7 ways to see ancient Athens, Greece

Aimee White

Aimee White

When you think of Athens*, you probably picture tall Corinthian columns, exquisite temples and detailed statues. And you'd be completely right. There's nowhere quite as stunning in its simple splendour as Athens.

The ancient ruins of the Parthenon, Athens
The ancient ruins of the Parthenon, Athens © Mister No - Wikimedia CC BY 3.0

Of course, there are still the trendy rooftop bars, traditional flea markets and expressive public art to explore, but dig a little deeper and you'll feel as if you've time-travelled back to BCE. From museum highlights to remaining sites, here are the best ways to experience all things ancient Athens.

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1. Get your bearings on a walking tour

Kick-start your trip to Athens with a walking tour. Whether you're travelling as part of a group, as a couple or by yourself, your guide will introduce you to the layers of this ancient city. While you get your bearings, scope out an idea of which sights you want to return to.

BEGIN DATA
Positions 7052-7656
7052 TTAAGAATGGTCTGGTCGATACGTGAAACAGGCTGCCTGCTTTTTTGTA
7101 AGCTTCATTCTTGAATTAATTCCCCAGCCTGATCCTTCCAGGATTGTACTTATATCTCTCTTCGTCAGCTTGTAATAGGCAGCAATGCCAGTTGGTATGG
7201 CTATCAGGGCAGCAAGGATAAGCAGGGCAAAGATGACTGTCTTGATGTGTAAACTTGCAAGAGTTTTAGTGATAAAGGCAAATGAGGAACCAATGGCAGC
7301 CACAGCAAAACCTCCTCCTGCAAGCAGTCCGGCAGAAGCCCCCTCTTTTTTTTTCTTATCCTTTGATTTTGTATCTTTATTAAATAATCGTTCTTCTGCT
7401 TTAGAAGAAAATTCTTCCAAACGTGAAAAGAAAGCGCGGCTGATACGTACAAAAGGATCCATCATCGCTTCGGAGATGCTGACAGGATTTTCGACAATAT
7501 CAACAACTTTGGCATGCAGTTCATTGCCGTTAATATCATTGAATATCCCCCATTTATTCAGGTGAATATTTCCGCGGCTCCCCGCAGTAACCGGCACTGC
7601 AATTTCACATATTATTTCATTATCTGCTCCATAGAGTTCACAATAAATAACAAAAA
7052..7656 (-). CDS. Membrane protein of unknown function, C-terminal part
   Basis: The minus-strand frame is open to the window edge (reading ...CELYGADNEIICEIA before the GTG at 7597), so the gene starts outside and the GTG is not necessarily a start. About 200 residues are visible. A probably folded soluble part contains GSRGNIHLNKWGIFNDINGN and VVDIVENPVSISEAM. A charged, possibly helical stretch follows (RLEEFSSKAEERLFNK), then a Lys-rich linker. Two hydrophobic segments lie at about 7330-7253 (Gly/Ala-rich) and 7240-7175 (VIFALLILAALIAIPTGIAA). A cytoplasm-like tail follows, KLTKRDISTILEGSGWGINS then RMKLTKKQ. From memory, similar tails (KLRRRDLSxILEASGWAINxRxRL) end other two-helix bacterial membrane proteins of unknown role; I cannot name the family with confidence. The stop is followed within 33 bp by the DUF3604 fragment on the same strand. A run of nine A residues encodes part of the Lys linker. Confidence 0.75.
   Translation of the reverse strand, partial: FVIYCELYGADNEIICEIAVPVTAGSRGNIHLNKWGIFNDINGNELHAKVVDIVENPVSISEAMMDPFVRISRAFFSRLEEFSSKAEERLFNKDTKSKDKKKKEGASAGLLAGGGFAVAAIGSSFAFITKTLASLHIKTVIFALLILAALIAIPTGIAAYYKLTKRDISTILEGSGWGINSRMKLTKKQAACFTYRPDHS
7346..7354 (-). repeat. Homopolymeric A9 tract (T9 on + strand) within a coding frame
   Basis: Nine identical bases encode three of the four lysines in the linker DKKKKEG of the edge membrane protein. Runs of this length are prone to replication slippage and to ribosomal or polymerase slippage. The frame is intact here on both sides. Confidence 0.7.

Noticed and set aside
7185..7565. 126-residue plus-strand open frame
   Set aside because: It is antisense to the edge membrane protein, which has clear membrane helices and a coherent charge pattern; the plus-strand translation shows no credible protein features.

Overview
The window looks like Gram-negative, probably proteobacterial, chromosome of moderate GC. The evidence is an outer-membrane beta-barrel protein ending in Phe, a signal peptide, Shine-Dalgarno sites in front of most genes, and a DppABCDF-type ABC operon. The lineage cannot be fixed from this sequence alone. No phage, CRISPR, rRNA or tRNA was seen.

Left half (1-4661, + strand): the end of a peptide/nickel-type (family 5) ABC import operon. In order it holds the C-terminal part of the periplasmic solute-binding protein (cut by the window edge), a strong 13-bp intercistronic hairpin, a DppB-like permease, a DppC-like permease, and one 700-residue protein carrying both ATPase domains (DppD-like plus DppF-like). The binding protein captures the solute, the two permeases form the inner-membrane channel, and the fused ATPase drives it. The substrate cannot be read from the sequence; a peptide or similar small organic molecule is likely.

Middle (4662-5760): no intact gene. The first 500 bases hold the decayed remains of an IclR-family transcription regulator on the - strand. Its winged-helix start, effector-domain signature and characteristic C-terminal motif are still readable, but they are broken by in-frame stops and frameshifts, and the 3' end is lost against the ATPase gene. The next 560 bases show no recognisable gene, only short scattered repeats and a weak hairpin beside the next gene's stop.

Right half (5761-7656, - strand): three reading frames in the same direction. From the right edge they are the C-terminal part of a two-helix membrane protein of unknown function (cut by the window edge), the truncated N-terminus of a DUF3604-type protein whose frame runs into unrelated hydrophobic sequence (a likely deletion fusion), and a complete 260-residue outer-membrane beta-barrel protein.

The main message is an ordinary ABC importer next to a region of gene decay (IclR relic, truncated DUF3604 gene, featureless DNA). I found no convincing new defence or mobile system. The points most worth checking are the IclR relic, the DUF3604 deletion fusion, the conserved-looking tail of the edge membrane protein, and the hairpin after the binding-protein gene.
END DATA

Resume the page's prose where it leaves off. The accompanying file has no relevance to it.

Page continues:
Athens Free Tour is one of the best free walking tours. Running twice daily, guides cover the likes of the Changing of the Guards, the National Gardens, the Panathinaikos Stadium and, of course, a roster of centuries-old landmarks. You'll also weave through districts like Plaka, the oldest in the city, and enigmatic Monastiraki.

2. Climb the Acropolis

Approach the 156m-high outcrop that is the Acropolis either from the northern slope through the picturesque village of Anafiotika, or from the southern slope, which passes the impressive Odeon of Herodes Atticus.

No matter what time of year you visit, get there first thing in the morning as nothing keeps the crowds away - and for good reason. The Acropolis is home to a number of sacred ancient monuments but the jewel in the diadem is undoubtedly the Parthenon (447-432 BCE).

This dominating temple is dedicated to the goddess Athena who the city is named after; as you wrap your way around its mighty structure, bask in its silent power.

Move onto the Erechtheion (421-406 BCE) with its famed row of caryatids, the small Temple of Athena Nike (427-424 BCE) and the smattering of other temples and crumbling remains before looking out at the surrounding views of the city and sea.